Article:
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San Francisco archbishop asks DA to prosecute Serra statue vandalism

Denver Newsroom, Oct 28, 2020 / 03:56 pm (CNA).- Archbishop Salvatore Cordileone of San Francisco has asked the Marin County district attorney to prosecute those arrested after an Oct. 12 riot at a mission church to the “full extent of the law,” after several of the rioters defaced and pulled to the ground a statue of St. Junipero Serra.

“This attack on a cherished religious symbol on our own church property is not a minor property crime, but an attack on Catholics as a people,” Cordileone wrote in an Oct. 26 letter to Lori Frugoli, the Marin County district attorney.

“If the perpetrators of this crime are not brought to justice, small mobs will be able to decide what religious symbols all people of faith may display on their own property to further their faith, and they will continue to inflict considerable spiritual suffering on ordinary Catholic people who would see our sacred spaces as unprotected by law.”

The riot that led to the statue’s destruction took place Oct. 12— which California and several other states mark as Indigenous Peoples Day— at Mission San Rafael Arcángel in San Rafael, about 20 miles north of San Francisco.

Critics have lambasted Serra as a symbol of European colonialism and the erasure of Native culture, and have in recent years sought to remove monuments to him and change the names of streets or landmarks named for him.

During the hourlong protest, organized by members of the Coast Miwok tribe, several masked people peeled off the duct tape and threw red paint in the statue’s face. At least five people can be seen pulling on the statue’s head with nylon cords and ropes.

Catholics rallied in a peaceful prayer demonstration the day after the riot, with Father Kyle Faller, parochial vicar at the mission, leading a rosary and urging the crowd of 75-100 people  to persevere in prayer, and offering a reflection on Jesus’ forgiveness in the face of persecution.

Cordileone performed an exorcism at the site of the statue Oct. 17, calling the statue’s destruction an “act of blasphemy.”

The San Rafael Police Department said in an Oct. 13 statement that five women had been arrested, issued citations and released, and that the cases had been forwarded to the district attorney’s office for prosecution. Police have also recommended charges for a sixth person they identified later, but whose name they have not released publicly.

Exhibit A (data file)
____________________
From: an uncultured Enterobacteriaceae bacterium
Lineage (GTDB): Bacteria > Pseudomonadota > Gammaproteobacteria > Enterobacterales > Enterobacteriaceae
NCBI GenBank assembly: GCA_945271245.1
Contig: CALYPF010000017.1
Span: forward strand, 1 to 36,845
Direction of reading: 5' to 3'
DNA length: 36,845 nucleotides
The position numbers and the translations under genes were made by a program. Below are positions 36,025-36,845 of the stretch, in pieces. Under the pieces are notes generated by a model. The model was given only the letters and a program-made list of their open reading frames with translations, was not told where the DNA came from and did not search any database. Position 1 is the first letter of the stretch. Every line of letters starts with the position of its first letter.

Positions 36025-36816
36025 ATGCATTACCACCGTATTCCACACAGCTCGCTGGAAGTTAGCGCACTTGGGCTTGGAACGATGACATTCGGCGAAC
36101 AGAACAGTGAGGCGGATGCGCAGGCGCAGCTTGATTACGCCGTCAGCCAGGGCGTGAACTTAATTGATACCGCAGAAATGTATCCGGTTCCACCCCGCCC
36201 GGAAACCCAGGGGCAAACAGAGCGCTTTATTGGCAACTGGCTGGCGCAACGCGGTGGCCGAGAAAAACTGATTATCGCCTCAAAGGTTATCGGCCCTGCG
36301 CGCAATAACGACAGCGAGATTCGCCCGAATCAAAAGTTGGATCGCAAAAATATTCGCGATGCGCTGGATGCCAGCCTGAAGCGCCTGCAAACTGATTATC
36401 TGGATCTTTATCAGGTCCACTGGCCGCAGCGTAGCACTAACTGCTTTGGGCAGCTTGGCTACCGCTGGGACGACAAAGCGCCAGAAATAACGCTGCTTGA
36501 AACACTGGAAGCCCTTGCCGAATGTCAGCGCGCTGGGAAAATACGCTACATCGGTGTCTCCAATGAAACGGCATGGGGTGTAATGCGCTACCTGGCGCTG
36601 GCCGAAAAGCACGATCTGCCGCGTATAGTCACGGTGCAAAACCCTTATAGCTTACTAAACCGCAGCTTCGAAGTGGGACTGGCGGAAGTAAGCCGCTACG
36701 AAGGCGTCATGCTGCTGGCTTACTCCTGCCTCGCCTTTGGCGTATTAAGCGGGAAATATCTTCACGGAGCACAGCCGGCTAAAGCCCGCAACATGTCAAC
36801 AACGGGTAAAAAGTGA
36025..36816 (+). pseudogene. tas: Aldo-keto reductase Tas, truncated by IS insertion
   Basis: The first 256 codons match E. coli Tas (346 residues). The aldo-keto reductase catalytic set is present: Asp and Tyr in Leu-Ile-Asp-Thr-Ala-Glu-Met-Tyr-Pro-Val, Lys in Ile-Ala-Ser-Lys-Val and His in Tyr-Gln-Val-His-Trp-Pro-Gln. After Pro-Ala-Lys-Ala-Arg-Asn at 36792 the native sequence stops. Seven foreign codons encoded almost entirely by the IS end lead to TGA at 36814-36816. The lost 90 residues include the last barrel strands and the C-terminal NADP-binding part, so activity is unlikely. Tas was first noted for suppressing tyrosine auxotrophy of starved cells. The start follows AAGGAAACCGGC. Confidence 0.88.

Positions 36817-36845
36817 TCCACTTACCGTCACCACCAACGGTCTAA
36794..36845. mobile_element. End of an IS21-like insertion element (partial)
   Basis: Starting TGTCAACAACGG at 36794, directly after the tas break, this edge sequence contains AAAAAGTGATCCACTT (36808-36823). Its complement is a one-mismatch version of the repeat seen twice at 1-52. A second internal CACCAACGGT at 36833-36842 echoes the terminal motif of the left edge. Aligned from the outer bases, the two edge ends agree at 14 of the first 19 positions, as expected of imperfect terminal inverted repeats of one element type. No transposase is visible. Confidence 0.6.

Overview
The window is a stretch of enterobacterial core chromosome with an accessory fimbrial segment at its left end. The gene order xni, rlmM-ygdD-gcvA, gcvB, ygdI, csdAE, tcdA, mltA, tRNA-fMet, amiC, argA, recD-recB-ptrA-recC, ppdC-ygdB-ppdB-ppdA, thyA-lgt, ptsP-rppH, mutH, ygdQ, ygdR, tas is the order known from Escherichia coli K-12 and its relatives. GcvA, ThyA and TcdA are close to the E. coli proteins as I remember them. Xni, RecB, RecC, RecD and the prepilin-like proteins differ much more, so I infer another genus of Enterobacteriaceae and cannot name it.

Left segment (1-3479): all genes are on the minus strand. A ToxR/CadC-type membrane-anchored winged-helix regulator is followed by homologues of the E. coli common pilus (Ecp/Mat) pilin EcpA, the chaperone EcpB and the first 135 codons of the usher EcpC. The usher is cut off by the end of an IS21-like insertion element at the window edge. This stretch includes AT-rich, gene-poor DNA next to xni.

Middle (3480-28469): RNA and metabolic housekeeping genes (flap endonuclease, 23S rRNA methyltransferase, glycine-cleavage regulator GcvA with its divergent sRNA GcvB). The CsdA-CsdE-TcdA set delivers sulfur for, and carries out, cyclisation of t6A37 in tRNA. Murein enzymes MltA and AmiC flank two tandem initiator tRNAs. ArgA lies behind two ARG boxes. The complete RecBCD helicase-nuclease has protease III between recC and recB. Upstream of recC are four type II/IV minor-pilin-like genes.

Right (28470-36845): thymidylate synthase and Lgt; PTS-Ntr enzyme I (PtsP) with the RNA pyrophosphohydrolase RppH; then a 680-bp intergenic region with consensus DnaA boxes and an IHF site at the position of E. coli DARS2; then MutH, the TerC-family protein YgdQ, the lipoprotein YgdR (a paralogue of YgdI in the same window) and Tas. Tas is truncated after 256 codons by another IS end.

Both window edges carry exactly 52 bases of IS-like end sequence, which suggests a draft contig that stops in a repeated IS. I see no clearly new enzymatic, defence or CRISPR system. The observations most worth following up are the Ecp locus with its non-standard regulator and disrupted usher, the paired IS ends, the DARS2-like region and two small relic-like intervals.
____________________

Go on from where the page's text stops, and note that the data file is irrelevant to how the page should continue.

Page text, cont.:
Two of the women charged hailed from Oakland, one was a local, and two were from nearby communities.

Cordileone seconded the San Rafael Police Department’s request that the six individuals be charged with— in addition to trespassing and conspiracy— felony vandalism and vandalism in a house of worship, a hate crime.

Cordileone also thanked the police for their efforts. The department said they had worked with representatives from the Archdiocese of San Francisco to develop a plan in response to the Oct. 12 protest, as the protest’s organizers had announced the gathering on social media before it took place.

“I would like, on behalf of thousands of Catholics in the Bay Area and around this country, to thank the San Rafael Police both for arresting the miscreants and for being the first lawful civil authority to recognize that this crime they witnessed is a serious assault against a whole people’s right to display the religious symbols they wish on their own property,” Cordileone said.

Frugoli said last week that her office was reviewing the case and had not yet made a decision about whether to pursue criminal charges, the Marin Independent Journal reported.

Lucina Vidauri, one of the event’s organizers, told the Marin Independent Journal that the organizers of the demonstration never intended to vandalize the statue.

The demonstrators were calling for the mission to remove the Serra statue, and “it just got carried away,” she told the paper.

Vidauri declined CNA’s request for an interview.

CNA also attempted to contact Dean Hoaglin, chair of the Coast Miwok Tribal Council of Marin and another organizer of the Oct. 12 protest, for further information on the tribe and their reasons for opposing Serra, but did not receive a reply by press time.

The Coast Miwok people were the original inhabitants of what is today Marin and southern Sonoma Counties of California. The tribe gained federal recognition as the Federated Indians of Graton Rancheria in December 2000.

In 2008, the former bishop of Sacramento, Francis Quinn, apologized to the Coast Miwok tribe that the Spanish “tried to impose a European Catholicism on the natives.”